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We Are Not Like Them

A Novel

by Christine Pride, Jo Piazza

We Are Not Like Them by Christine Pride, Jo Piazza X
We Are Not Like Them by Christine Pride, Jo Piazza
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  • First Published:
    Oct 2021, 336 pages

    Aug 2022, 336 pages


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Book Reviewed by:
Kim Kovacs
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Tony Conty

Conversation Stimulator
"We Are Not Like Them" by Christine Pride and Jo Piazza has an explosive premise that will make it the water cooler book that "The Hate You Give" was. Two life-long best friends (one black and one white and, yes, their race matters) faced a crossroads when the white one's husband shot an unarmed black kid in the line of duty. Emotion is high at the story's beginning, and your mind wanders to how the characters feel instead of what is happening.

Jenny, the cop's wife, has a single-minded focus with a baby on the way. Riley, the reporter, is responsible for the truth and her race. As a local sports writer stated, both sides may be opposed but acting perfectly rationally. Kevin, the police officer, has an element of guilt that would raise a reaction out of the ardent "Blue Lives Matter" and "Black Lives Matter" communities.

You should read this book either way if you believe you have a "side" in this debate. As a relatively liberal white male, I had a good idea about the argument for the innocent kid. However, promoting empathy for the police officer and his family takes more skill. I could not stop thinking about both of the protagonists and their lives. Imagine being pregnant while all of this went down when you had nothing to do with it.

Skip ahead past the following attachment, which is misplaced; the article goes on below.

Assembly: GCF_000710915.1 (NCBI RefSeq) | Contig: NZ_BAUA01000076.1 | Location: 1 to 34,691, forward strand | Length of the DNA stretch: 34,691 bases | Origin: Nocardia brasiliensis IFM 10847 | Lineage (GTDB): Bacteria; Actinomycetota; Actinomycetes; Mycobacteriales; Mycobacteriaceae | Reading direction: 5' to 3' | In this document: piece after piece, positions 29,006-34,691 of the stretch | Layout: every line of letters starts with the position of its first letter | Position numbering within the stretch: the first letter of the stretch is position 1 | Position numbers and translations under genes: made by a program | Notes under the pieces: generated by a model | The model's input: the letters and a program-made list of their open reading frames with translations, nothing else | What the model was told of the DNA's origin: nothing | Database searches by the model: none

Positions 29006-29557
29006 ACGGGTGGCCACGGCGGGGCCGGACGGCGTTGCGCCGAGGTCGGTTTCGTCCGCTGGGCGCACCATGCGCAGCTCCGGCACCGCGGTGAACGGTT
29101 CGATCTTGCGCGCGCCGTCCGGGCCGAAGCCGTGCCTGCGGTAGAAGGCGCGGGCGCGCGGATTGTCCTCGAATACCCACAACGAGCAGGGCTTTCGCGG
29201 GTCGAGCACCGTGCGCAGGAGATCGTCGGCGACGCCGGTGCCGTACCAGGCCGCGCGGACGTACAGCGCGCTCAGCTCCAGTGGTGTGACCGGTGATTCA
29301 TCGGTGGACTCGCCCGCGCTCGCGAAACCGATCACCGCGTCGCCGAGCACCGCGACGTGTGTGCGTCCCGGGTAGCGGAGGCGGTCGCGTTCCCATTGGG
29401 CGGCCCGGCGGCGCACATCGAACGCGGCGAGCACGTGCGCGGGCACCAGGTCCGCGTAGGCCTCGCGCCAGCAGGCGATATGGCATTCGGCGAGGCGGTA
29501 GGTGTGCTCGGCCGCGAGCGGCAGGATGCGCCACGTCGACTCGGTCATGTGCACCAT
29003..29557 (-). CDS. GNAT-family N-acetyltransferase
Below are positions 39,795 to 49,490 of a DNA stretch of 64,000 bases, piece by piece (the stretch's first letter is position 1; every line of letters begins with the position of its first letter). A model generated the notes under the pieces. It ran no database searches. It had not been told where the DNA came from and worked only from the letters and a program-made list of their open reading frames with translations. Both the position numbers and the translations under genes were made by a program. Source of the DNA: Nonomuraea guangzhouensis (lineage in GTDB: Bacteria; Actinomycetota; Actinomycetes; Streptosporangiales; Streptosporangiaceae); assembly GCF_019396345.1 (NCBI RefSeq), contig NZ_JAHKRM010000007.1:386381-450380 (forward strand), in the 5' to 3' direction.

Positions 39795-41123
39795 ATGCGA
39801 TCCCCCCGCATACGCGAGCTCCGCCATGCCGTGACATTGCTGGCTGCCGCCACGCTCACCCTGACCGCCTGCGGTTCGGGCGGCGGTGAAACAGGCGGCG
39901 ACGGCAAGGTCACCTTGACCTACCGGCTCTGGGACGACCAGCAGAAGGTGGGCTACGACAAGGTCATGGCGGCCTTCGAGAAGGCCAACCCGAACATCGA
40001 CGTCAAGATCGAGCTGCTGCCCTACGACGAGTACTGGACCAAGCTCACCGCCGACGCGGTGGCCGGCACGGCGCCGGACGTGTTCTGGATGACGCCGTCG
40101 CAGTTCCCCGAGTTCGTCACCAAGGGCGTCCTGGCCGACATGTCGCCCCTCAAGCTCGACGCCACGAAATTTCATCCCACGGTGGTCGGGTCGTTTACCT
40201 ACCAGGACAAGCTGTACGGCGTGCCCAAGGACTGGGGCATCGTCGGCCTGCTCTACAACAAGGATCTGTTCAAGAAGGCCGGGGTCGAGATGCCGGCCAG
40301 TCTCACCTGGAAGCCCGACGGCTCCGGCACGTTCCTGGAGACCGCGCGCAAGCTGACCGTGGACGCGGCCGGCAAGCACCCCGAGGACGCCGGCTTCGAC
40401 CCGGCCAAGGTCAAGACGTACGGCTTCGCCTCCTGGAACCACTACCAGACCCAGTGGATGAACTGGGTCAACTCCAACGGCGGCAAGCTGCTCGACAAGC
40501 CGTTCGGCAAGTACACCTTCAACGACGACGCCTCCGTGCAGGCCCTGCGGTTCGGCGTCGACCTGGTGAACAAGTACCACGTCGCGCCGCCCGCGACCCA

Above all, this is a novel about friendship. We establish bonds over the years and feel that nothing can break them until an unspeakable tragedy puts that to the test. Where does your loyalty lie when it conflicts with another relationship? Riley and Jen's interactions inspire you. Even though logic tells you their friendship cannot survive this controversy, you root for them and enjoy seeing the smallest act of kindness.

I think the ending will frustrate some people and cause some water cooler conversations that do not end well. The more you read, the less you can imagine a perfect solution. I expect some polarization. One should not go into this with the feeling that you want the book to echo their sentiments and exactly how you want it to go down. Jen and Riley are mature enough to know of no easy answers, and the reader may need the same grace.

Something to think about.
I have been thinking about this book for days after finishing it. The two women, one white and one black have been friends from an early age. Their friendship in adulthood is stretched to the limit. My takeaway from the book is we do not know what another person's life is like, even when we think we know them so well.
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